"Equipped with surface supplied air rigs, divers will access sealed compartments located in damaged parts of the ship" the fleet said in a statement announcing that divers had joined the search. "Additionally, they will conduct damage assessments of the hull and flooded areas."
The collision tore a gaping hole in the McCain's left rear hull and flooded adjacent compartments including crew berths and machinery and communication rooms. Five sailors were injured. The destroyer is now docked at Singapore's naval base.
It was the second major collision in two months involving the Pacific-based 7th Fleet and the Navy has ordered a broad investigation into its performance and readiness. Seven sailors died in June when the USS Fitzgerald and a container ship collided in waters off Japan.
Megan Partlow of Ohio, who says her fiancee was on board the McCain, told The Associated Press in a Facebook message that they last communicated on Sunday and she was losing hope of seeing him again.
"My last text to him was 'be safe', which is the same way we end every conversation. I'm just ready for answers," she said. The identities of the missing have not been disclosed but Partlow said her fiancee's parents were in touch with the Navy's family assistance center.
Navy Adm. John Richardson, the chief of naval operations, on Monday ordered a pause in 7th Fleet operations for the next couple of days to allow commanders to get together with leaders, sailors and command officials and identify any immediate steps that need to be taken to ensure safety.
A broader U.S. Navy review will look at the 7th Fleet's performance, including personnel, navigation capabilities, maintenance, equipment, surface warfare training, munitions, certifications and how sailors move through their careers. Richardson said the review will be conducted with the help of the Navy's office of the inspector general, the safety center and private companies that make equipment used by sailors.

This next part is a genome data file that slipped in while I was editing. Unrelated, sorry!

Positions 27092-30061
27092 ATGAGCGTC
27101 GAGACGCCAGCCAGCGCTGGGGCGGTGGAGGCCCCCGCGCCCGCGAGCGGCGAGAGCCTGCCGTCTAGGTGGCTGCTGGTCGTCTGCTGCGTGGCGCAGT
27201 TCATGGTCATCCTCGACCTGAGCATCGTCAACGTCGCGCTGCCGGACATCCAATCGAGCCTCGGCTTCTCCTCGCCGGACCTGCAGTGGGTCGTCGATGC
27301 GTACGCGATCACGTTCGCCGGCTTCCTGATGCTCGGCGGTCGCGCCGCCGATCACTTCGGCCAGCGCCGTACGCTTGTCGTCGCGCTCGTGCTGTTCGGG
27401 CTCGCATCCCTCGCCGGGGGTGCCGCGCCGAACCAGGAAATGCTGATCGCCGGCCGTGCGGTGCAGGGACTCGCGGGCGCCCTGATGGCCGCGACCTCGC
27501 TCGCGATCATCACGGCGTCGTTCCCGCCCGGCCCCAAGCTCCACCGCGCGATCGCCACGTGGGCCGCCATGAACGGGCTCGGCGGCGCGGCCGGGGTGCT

The McCain had been heading to Singapore on a routine port visit after conducting a sensitive freedom-of-navigation operation last week by sailing near one of China's man-made islands in the South China Sea.
The guided-missile destroyer and the Alnic MC oil tanker collided about 4.5 nautical miles (8.3 kilometers) from Malaysia's coast at the start of a designated sea lane for ships sailing into the busy Singapore Strait.
There was no immediate explanation for the collision. Singapore, at the southern tip of the Malay Peninsula, is one of the world's busiest ports and a U.S. ally, with its naval base regularly visited by American warships.
The Singapore government said no crew were injured on the Liberian-flagged Alnic, which sustained damage to a compartment at the starboard, or right, side at the front of the ship some 7 meters (23 feet) above its waterline. The ship had a partial load of fuel oil, according to the Greek owner of the tanker, Stealth Maritime Corp. S.A., but no apparent spill.
Several safety violations were recorded for the oil tanker at its last port inspection in July, one fire safety deficiency and two safety-of-navigation problems. The official database for ports in Asia doesn't go into details and the problems apparently were not serious enough for the tanker to be detained.